Referring to FIG. 5A, a n+ buried layer 114 is selectively formed in substrate 101. The surface of substrate 101 is oxidized. A first mask is then used to remove the oxide 140 at the surface where buried n-type layers are desired. N+ buried layer 114 may then be formed by implantation of a n-type dopant such as arsenic or antimony. The dopant may be implanted at ˜30 keV and ˜1015 atoms/cm2 and then annealed to diffuse and active the dopant. Prior art designs placed the n+ buried layer under the entire area for LPNP 102. In contrast, n+ buried layer 114 is not placed in the center of the area for LPNP 102 where the emitter will be formed. N+ buried layer 114 may also be used for any NPN collectors (not shown) or under PMOS-wells, such as well 106, for reducing latch-up. Oxide layer 140 is then removed.
Referring to FIG. 5B, an intrinsic epitaxial layer 142 is then formed over the substrate 101 and n+ buried layer 114. N-well regions 116 and 106 are then implanted into the epitaxial layer 142 using a second masking layer (not shown). P-well regions (not shown) are also implanted into the epitaxial layer 142 using a third masking layer. The n-well and p-well doping levels are chosen to maximize CMOS performance. N-well region 116 forms the base of LPNP 102 and n+ buried layer 114 forms a low resistance base.
Next, isolation regions 124 are formed. Isolation regions 124 may, for example, shallow trench isolation. Other isolation structures are known in the art. Methods of forming shallow trench isolation regions are known in the art. Isolation regions 124 isolate LPNP 102 and CMOS transistor 104 from each other and other devices (not shown).
Then, a high energy, high dose n-type implant (e.g., phosphorous) and diffusion is then used to form base contact 126. This implant is the “deep N” implant that is typically used to contact any NPN collectors (not shown). An isolation region 124 also separates the collector 120 and base contact 126.
Referring to FIG. 5C, gate electrodes 122 and 110 are formed next. Typically, a gate dielectric 150, such as silicon dioxide, is formed on the surface of the semiconductor body 152. (Actually, it is the surface of the epitaxial layer 142. Hereinafter, the term semiconductor body will refer to the combined structure of the substrate 101 and epitaxial layer 142). Then, a layer of polysilicon is deposited, patterned and etched to form the gate electrodes 122 and 110. Then, p-type drain extension regions 109 are formed in the surface of the semiconductor body 152. The dopant concentration of drain extension regions 109 is optimized for CMOS performance.
Next, sidewall spacers 111 are formed on the sidewalls of the gate electrodes 122 and 110 as shown in FIG. 4. Sidewall spacers 111 typically comprise silicon nitride, silicon oxide, or a combination thereof. They are formed by deposition of the desired layers and anisotropic etchback. Then, p-type source/drain regions 108 are implanted and annealed. The collector region 120 and emitter region 118 are formed simultaneously with the p-type source/drain regions 108. Boron is typically used with the implant dose and energy being optimized for CMOS performance. Processing may then continue to form contacts and interconnect layers as is known in the art.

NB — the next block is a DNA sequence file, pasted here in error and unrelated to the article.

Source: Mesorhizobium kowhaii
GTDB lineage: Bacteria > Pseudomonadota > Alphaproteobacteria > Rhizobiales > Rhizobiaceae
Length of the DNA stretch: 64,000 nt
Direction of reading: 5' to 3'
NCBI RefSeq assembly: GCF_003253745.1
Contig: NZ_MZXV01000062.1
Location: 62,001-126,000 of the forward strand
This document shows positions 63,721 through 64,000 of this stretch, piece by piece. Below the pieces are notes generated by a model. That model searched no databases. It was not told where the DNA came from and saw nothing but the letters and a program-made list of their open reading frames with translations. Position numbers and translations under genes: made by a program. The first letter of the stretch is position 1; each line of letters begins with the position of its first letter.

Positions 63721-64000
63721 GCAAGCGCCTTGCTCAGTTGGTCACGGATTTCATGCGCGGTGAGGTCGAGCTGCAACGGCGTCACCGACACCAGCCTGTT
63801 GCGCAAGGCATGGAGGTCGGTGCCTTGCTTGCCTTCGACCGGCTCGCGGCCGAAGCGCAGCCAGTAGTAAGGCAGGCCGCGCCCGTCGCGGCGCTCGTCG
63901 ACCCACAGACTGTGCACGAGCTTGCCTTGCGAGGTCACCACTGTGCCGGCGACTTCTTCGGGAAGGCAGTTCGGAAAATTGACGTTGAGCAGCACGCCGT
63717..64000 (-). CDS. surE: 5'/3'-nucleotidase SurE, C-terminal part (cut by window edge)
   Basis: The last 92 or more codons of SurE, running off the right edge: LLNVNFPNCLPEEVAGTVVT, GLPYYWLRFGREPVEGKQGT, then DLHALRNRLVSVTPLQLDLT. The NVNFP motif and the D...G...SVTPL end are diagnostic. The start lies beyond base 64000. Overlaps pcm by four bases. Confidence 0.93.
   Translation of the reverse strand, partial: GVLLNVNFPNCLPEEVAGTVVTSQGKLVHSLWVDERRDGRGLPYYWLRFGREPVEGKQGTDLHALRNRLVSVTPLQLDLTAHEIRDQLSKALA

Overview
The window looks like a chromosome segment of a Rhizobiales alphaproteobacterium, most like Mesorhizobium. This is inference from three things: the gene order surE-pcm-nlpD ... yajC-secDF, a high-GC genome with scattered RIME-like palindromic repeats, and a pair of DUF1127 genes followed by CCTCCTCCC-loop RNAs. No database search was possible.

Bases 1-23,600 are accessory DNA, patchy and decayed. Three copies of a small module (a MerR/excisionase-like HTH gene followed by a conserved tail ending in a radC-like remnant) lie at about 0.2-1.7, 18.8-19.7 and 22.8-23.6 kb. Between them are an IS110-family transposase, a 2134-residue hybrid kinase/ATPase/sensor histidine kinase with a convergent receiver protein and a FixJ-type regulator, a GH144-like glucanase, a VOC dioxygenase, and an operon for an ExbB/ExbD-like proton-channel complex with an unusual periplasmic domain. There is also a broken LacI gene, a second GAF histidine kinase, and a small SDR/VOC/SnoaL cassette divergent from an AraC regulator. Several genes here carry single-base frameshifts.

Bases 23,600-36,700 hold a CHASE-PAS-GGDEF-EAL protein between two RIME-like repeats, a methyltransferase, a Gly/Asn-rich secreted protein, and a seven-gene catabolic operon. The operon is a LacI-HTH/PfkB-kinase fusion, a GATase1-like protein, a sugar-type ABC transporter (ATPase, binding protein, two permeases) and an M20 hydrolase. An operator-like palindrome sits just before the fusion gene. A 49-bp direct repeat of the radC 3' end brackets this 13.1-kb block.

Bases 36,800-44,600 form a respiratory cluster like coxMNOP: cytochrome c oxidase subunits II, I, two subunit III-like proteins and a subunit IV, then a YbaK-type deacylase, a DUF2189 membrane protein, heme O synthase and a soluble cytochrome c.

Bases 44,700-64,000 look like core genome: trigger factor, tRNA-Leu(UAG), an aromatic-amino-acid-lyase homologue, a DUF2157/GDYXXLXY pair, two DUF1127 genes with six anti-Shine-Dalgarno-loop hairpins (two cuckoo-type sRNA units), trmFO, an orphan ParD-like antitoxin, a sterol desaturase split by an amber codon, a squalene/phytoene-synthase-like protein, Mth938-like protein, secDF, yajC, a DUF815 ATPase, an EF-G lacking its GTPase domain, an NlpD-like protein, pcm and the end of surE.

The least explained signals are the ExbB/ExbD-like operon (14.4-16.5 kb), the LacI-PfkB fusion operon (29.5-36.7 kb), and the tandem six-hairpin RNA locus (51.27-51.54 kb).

While this invention has been described with reference to illustrative embodiments, this description is not intended to be construed in a limiting sense. Various modifications and combinations of the illustrative embodiments, as well as other embodiments of the invention, such as switching the conductivity types of the elements, will be apparent to persons skilled in the art upon reference to the description. It is therefore intended that the appended claims encompass any such modifications or embodiments.
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|US6004840 *||Nov 6, 1996||Dec 21, 1999||Kabushiki Kaisha Toshiba||Method of fabricating a semiconductor device comprising a MOS portion and a bipolar portion|
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|US6501152 *||Aug 10, 1999||Dec 31, 2002||Texas Instruments Incorporated||Advanced lateral PNP by implant negation|
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|U.S. Classification||257/223, 257/E21.696, 257/563, 257/E29.176, 257/592, 257/273, 257/362, 257/557, 257/378, 257/567, 257/565, 257/558, 257/E27.015, 257/564, 257/197, 257/345, 257/E29.187, 257/610|
|International Classification||H01L29/735, H01L21/8249, H01L27/06, H01L29/73, H01L21/331|
|Cooperative Classification||H01L29/7304, H01L21/8249, H01L27/0623, H01L29/735|
|European Classification||H01L21/8249, H01L29/73B2, H01L29/735, H01L27/06D4T|
|Aug 10, 1999||AS||Assignment|
Owner name: TEXAS INSTRUMENTS INCORPORATED, TEXAS
Free format text: ASSIGNMENT OF ASSIGNORS INTEREST;ASSIGNOR:JOHNSON, F. SCOTT;REEL/FRAME:010167/0045
Effective date: 19981027